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English Education Teaching

Project description

The Kingdom of Tonga, located in Polynesia in the South Pacific and consisting of 169 islands, stretches 500 miles north to south with a land mass of 290 square miles over 270,000 square miles of ocean. A strongly Christian nation, religion plays a large part in Tongan society and intersects with custom beliefs and the four golden values of Tonga: mutual respect, sharing, cooperating and fulfilment of mutual obligations, humility and generosity, and loyalty and commitment.

The Ministry of Education and Training and the Peace Corps have built a strong partnership focused on improving education outcomes. English is a national priority and, as a close development partner, the Peace Corps works to increase student achievement.

The focus of our development approach is long-term and sustained shared learning, understanding, and growth. Relationship building, collaboration, and locally prioritized projects are measures for success. For Volunteers, the quiet pace and hands-off approach of the Peace Corps’ development model can take adjustment. Rather than managing much themselves, Volunteers support the growth of foundational knowledge and skills that, when understood deeply, can be transformational. Along the way, there are vibrant opportunities for Volunteers to leverage their skills and passions, catalyzing educational advancement in the school and community.

Volunteers play multiple roles during their service. Volunteers and their partners are trained to utilize participatory tools in a phased, asset-based approach to uncover existing strengths, advantages, and opportunities:

1) Collaborative Capacity Building with Teachers
Volunteers collaborate closely with teachers to support mutual learning in general- and English-teaching skills. Volunteers co-facilitate discussions on strategies and tips. Volunteers also collaborate to identify best practices in student-centered teaching methods, lesson planning, assessments, and inclusive education. Volunteers engage in model teaching, peer observations, co-developing learning materials, and bridging the English language capacity of teachers.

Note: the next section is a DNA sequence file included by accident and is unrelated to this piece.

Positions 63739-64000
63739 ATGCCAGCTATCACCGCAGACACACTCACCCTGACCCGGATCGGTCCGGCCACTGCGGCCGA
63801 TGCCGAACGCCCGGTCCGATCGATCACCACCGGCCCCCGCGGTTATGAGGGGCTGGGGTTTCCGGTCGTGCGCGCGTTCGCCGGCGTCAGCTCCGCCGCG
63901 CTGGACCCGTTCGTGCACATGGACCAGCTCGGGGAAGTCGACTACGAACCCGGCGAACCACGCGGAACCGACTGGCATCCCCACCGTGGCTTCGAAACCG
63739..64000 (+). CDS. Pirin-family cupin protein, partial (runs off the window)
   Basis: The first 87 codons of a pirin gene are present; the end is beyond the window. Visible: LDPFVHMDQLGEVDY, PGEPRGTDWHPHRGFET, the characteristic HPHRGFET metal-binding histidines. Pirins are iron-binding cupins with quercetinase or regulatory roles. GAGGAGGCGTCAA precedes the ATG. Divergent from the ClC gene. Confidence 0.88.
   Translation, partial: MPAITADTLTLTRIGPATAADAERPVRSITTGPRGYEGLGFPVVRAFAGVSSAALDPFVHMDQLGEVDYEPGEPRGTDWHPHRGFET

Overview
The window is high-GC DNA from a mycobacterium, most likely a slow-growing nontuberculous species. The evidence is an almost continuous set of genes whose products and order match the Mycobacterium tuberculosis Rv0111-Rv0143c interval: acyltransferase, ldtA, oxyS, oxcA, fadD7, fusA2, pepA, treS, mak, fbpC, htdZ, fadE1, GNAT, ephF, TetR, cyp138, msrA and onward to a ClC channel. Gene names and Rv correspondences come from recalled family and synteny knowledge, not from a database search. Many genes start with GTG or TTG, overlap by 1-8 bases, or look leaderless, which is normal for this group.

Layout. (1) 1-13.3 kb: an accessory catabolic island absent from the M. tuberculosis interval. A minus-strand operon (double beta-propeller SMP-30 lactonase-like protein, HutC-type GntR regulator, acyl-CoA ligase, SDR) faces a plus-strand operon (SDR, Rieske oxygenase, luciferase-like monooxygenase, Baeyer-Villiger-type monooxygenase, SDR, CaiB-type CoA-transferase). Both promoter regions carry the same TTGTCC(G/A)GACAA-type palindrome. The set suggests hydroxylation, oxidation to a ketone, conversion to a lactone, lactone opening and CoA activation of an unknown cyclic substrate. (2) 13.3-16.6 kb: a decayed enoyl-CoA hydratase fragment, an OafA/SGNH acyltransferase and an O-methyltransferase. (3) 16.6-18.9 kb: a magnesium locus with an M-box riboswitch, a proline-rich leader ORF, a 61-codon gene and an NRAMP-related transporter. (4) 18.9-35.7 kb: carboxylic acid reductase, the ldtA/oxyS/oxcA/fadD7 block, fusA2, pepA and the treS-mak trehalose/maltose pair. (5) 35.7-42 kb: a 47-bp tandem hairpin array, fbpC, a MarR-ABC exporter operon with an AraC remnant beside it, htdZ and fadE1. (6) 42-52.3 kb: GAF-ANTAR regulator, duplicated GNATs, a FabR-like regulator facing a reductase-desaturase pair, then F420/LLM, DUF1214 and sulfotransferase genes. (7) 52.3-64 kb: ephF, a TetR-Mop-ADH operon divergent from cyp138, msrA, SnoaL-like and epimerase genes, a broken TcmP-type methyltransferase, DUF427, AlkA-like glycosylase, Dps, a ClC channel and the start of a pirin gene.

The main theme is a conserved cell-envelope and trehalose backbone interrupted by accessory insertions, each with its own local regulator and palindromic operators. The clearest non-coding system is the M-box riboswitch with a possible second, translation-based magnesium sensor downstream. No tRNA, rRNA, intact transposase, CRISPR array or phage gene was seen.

2) Improving Student Achievement in English
Volunteers teach oral and written English primarily in elementary schools. They co-organize and co-facilitate extracurricular activities and events to improve language skills and proficiency (direct teaching, pull-out groups, tutoring, and extracurricular classes, events, clubs, and camps such as drama, art, sports, reading, and other recreational activities).

3) Learning Environment and Community
Volunteers co-plan and co-facilitate activities that increase the ability of community members to support students’ access to learning. Activities include school fundraisers, contests, event planning, and home visits to involve parents in their children’s education and encourage parents to support continual learning.

Volunteers also collaborate to support locally prioritized community activities:

1) Facilitating youth camps or clubs on life skills development and leadership.
2) Co-organizing and co-facilitating library/learning center development and management.
3) Co-organizing and co-facilitating environmental education, climate change, and disaster risk reduction projects.

Required skills

Qualified candidates will have a Bachelor of Arts/Bachelor of Science degree in any discipline and a strong desire to teach English and/or some relevant tutoring experience with primary, middle, or high school students or adults.

Desired skills

Competitive candidates will have one or more of the following criteria:

• Bachelor of Arts/Bachelor of Science degree in any discipline with 1 or more school year classroom teaching experience at the Early Childhood, Middle School, or Elementary level. Full time Montessori teaching experience is also acceptable.
• Bachelor of Arts/Bachelor of Science degree in any discipline with Elementary Education state certification.